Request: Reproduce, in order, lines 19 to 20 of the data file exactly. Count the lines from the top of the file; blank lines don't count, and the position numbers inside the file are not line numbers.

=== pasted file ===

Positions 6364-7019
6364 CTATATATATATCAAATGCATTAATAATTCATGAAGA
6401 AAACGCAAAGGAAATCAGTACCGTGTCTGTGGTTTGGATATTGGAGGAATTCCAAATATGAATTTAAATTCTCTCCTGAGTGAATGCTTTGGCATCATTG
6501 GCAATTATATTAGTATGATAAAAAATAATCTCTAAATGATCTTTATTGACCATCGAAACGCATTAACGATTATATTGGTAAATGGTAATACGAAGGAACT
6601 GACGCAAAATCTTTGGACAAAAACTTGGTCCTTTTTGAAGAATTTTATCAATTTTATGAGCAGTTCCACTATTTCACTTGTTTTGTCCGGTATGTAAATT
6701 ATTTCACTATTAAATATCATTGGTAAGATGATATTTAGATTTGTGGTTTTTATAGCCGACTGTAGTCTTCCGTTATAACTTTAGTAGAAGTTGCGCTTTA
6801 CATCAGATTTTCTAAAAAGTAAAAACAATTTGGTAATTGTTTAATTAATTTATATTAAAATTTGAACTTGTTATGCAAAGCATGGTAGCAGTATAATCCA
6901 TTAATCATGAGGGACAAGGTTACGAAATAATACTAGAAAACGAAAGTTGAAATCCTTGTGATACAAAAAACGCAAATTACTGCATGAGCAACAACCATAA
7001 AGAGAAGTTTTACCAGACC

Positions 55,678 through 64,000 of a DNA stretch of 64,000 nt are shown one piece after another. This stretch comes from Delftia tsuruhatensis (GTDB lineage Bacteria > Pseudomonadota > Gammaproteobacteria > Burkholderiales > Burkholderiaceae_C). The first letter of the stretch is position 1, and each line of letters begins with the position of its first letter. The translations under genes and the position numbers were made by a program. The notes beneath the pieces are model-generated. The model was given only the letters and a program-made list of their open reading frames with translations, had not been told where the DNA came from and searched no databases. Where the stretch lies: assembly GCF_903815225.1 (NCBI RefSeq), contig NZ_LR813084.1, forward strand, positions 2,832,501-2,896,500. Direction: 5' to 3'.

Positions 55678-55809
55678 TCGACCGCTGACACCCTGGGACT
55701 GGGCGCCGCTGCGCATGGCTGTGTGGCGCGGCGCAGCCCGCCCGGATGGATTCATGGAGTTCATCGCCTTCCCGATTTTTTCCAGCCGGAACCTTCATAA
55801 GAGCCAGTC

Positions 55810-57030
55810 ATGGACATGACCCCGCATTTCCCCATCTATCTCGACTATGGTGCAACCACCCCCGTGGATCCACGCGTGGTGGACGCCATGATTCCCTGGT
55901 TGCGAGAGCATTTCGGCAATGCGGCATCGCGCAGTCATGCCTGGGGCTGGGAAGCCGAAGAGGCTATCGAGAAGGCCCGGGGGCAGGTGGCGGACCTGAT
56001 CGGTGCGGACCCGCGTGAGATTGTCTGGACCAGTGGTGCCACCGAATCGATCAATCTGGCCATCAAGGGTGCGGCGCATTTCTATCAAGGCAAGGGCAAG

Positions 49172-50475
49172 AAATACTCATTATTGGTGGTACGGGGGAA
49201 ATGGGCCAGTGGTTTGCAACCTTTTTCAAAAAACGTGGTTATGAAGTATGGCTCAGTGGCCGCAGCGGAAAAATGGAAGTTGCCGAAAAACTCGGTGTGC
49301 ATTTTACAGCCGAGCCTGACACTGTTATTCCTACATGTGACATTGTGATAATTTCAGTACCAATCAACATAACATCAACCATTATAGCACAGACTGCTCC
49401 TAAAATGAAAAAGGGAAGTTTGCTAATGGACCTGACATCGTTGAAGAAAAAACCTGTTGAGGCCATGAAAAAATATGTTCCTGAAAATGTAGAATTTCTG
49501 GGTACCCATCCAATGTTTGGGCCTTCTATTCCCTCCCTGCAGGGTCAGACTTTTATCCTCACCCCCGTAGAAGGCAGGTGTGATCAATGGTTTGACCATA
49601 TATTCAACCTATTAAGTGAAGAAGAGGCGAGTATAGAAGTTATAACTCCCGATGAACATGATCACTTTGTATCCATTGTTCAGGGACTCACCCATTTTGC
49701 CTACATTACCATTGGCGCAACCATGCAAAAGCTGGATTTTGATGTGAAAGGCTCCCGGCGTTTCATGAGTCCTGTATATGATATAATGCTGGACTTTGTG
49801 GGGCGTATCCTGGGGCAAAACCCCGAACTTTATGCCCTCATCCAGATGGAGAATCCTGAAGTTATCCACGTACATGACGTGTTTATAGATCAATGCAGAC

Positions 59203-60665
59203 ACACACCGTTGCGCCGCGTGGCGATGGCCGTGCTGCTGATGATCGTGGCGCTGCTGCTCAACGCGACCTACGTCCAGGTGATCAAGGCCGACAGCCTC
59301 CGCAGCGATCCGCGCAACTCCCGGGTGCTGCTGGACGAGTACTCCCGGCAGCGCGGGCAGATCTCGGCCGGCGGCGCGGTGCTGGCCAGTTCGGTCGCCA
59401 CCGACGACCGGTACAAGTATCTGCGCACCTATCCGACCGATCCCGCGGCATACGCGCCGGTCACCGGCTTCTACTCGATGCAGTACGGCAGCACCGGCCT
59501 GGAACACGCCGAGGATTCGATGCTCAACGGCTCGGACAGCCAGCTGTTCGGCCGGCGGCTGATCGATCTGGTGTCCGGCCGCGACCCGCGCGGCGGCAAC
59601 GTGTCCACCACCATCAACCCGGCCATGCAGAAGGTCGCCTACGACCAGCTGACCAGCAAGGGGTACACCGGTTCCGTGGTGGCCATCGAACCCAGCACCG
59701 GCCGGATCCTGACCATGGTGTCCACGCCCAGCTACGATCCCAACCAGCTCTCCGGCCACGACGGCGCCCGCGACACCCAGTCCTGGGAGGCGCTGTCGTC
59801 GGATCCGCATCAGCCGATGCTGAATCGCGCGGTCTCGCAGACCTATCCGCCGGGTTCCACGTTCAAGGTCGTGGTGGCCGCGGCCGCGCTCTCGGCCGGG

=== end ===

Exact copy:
Positions 49172-50475
49172 AAATACTCATTATTGGTGGTACGGGGGAA